The Electoral College was established by the Founding Fathers in the US Constitution as a compromise between the election of the president by a vote in congress and election of the president by a vote of the people.

The EC consists of 538 total electors. A majority of 270 Electoral votes are needed to elect the president.

Each state gets one electoral vote for each Senator and one vote for each representative in Congress. Montana has three electoral votes. Two senators and one representative.

Who Gets To Be An Elector?

In most cases electors are chosen by the political party that won the states popular vote. These electors are party loyalists who will not go their own way when voting.

Seventeen States Want To Break This Tradition

Since it would take a Constitutional Amendment to either change or abolish the Electoral College a few states think they may have found a way around it without amendment.

Seventeen states have or are voting to award all their electoral votes to whichever candidate wins the national popular vote rather than holding elector’s allegiance to the party that won the state.

270 Votes Needed

It’s unclear as to how the Supreme Court might rule in a case like this because states have the right to direct their electors without federal or even constitutional direction.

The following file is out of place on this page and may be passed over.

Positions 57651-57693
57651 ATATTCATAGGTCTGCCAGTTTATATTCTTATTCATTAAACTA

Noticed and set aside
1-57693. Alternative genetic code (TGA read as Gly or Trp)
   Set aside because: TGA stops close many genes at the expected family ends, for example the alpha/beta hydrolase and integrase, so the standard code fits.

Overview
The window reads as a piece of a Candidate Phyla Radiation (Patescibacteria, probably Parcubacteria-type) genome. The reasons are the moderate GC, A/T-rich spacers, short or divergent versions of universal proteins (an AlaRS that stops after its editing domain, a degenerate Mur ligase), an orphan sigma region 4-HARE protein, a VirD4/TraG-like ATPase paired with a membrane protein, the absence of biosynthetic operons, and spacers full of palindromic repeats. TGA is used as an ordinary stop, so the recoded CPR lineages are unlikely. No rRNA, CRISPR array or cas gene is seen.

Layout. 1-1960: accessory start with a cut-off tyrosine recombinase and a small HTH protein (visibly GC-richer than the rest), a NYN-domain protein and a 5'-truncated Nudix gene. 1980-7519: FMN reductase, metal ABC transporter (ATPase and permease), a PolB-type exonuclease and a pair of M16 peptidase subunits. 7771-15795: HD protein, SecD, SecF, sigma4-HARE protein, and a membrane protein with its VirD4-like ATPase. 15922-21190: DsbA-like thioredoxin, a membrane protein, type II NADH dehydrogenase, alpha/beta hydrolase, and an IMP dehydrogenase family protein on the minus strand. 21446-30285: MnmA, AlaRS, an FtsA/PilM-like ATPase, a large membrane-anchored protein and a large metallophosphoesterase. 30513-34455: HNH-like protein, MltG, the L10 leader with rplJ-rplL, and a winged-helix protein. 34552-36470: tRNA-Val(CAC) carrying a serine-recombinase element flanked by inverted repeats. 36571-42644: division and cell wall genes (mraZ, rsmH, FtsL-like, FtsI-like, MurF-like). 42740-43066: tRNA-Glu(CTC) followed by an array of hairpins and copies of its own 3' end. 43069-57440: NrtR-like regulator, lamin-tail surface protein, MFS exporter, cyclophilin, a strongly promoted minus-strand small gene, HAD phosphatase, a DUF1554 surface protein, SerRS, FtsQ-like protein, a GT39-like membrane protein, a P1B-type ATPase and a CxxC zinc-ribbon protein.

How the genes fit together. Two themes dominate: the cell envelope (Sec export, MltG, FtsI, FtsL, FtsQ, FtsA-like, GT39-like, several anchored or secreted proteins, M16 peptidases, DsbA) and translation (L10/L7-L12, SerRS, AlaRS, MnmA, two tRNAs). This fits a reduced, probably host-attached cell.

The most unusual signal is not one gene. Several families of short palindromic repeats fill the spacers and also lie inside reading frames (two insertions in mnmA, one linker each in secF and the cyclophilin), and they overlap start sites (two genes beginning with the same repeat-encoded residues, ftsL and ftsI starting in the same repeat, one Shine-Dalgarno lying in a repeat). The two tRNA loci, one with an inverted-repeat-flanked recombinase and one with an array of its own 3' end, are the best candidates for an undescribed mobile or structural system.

If enough states decide on this their total electoral votes would have to equal or surpass the 270-vote threshold for those states to swing the election based solely on the popular vote.

Some Final Thoughts

There have only been four presidential elections in history where the EC elected a president over a popular vote of the people.

The more recent would be George W. Bush over Al Gore in 2000 and Donald Trump over Hillary Clinton in 2016. Bush got 271 EC votes — one more than needed to win.

The states that have signed on so far are solidly Democrat. What a surprise.

The states in the pact have 172 electoral votes — 98 short of the 270 needed to win the Electoral College.

Even if enough states sign on it will still face a tough court challenge because it could be used to show voter suppression of high minority numbers in some states.

This is obviously not over — or maybe it is — but the states just don’t realize it yet.